Tuesday, Jan 19, 2021 07:15 [IST]
Last Update: Tuesday, Jan 19, 2021 01:36 [IST]
With the daily total number of cases fewer than 20,000, the Covid situation in the country seems to be improving. The number of Covid deaths is also decreasing. According to reports, daily new cases have seen a fall of over 80% since September. And vaccines are here. All we now can wait for is herd immunity. But is it too soon or even plausible to hope for this to happen?
Herd immunity is again in news again as the country began its nationwide rollout of Covid-19 vaccine on Saturday. The goal of vaccinating the entire population, according to the Union Health Ministry, would be to help states reach a level of herd immunity. What that means is that a majority of the population is immune to an infectious disease, slowing down the rate at which it spreads. But the launch of the vaccination campaign also has reignited a debate on whether herd immunity is possible with only the help of vaccines.
Not likely. According to experts, herd immunity is achievable with a vaccine with 70 per cent efficacy against transmission, but would require high coverage in the 18-35 year group in particular, which appears to be a great contributor to the transmission. But then in India, we are looking at older and vulnerable population for containing the spread. Also, the efficacy studies of the two vaccines are not known yet. The existing data from the vaccine manufacturers only provides evidence of protection against a progressive Covid disease, but not against person-to-person transmission.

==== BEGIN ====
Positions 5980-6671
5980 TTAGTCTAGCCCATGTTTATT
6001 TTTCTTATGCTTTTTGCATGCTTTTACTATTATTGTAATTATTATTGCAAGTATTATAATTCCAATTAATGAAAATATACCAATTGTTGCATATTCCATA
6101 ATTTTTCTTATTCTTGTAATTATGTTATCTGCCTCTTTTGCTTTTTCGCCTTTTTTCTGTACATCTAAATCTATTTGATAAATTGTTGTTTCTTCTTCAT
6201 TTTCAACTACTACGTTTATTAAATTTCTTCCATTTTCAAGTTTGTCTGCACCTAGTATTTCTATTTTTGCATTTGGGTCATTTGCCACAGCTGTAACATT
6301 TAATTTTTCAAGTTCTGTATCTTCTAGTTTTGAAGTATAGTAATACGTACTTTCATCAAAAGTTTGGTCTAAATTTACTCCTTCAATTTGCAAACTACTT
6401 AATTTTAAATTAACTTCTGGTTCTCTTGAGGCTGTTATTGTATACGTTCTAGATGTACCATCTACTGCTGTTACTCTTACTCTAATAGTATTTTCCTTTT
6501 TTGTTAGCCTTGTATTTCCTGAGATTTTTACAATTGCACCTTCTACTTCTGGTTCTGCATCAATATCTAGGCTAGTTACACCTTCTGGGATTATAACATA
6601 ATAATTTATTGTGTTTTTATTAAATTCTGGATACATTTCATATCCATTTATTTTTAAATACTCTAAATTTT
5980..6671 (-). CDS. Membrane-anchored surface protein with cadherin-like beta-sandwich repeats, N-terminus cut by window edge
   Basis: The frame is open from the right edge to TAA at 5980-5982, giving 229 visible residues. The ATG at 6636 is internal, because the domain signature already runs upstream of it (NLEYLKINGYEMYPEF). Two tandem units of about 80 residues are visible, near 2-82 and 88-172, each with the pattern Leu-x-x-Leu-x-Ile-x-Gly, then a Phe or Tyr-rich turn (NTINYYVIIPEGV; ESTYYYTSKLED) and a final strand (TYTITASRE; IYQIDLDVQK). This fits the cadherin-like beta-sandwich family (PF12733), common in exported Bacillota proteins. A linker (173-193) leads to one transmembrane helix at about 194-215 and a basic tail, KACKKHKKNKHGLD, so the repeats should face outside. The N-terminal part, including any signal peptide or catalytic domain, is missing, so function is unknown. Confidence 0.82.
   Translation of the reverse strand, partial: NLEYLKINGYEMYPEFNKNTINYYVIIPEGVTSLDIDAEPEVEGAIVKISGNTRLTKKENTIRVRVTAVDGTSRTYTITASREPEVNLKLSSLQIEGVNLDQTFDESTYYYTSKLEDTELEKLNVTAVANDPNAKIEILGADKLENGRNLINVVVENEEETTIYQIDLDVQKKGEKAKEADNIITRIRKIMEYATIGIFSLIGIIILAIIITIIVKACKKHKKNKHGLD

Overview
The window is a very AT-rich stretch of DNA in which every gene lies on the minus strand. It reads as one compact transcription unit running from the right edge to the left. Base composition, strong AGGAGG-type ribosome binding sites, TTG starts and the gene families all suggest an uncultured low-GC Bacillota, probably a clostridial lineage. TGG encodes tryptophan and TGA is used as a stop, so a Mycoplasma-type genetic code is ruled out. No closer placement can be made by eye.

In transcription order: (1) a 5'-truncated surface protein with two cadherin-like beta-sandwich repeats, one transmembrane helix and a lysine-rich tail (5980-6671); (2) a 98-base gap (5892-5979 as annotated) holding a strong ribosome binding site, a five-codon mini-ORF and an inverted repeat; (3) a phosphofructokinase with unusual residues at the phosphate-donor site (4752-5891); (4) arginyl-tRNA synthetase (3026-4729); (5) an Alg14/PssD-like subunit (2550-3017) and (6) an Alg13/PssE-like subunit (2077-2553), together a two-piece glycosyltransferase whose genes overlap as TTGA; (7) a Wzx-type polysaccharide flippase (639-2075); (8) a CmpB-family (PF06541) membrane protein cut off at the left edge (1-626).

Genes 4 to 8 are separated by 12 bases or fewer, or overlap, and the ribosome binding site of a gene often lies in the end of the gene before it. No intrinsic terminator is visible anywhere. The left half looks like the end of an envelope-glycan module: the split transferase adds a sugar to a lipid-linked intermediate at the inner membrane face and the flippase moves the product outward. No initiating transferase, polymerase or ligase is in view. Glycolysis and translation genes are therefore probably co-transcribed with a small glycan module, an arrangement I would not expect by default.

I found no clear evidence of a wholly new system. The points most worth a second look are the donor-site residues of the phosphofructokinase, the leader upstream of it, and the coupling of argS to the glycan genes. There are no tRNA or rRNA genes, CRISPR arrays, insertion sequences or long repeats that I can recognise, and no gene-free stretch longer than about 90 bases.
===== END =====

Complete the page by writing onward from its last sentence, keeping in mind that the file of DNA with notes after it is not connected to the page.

The government may be able to achieve herd immunity by August when the country will have 22 per cent of the population vaccinated. But to achieve herd immunity or reach closer to that target, we will still need to cover over 50 crore more people. Post-August 15, if we continue at the same pace, it will take us eight months to cover 90 crore people. So if we double the pace of the vaccination in mid-April 2022, we can reach the target by the end of that year. This, is a mammoth task in itself.
On the other hand, the declining Covid infection and fatality figures may seem like a relief, but several doctors and health experts have warned that the possibility of another wave hitting India cannot be discounted.
Even as we hope that India will be hit by another wave, we cannot ignore such chances. In the case of the UK, for example, it was thought Covid was under control, but it has been hit by a new wave. There has been an increase in Covid cases amid vaccination. Although we wish that we have natural immunity, we cannot take the disease for granted. Also, the vaccination drive is not yet powered to achieve herd immunity. We have to be clear that this vaccination drive is to give protection to the vulnerable population.
It is clear that the trajectory of the disease is in people’s hands and we should all contribute to stop the pandemic. Getting vaccinated doesn’t mean that we don’t wear masks, follow social distancing and maintain hand hygiene. Covid is not over yet. A vast majority of people are still vulnerable. We have to protect them.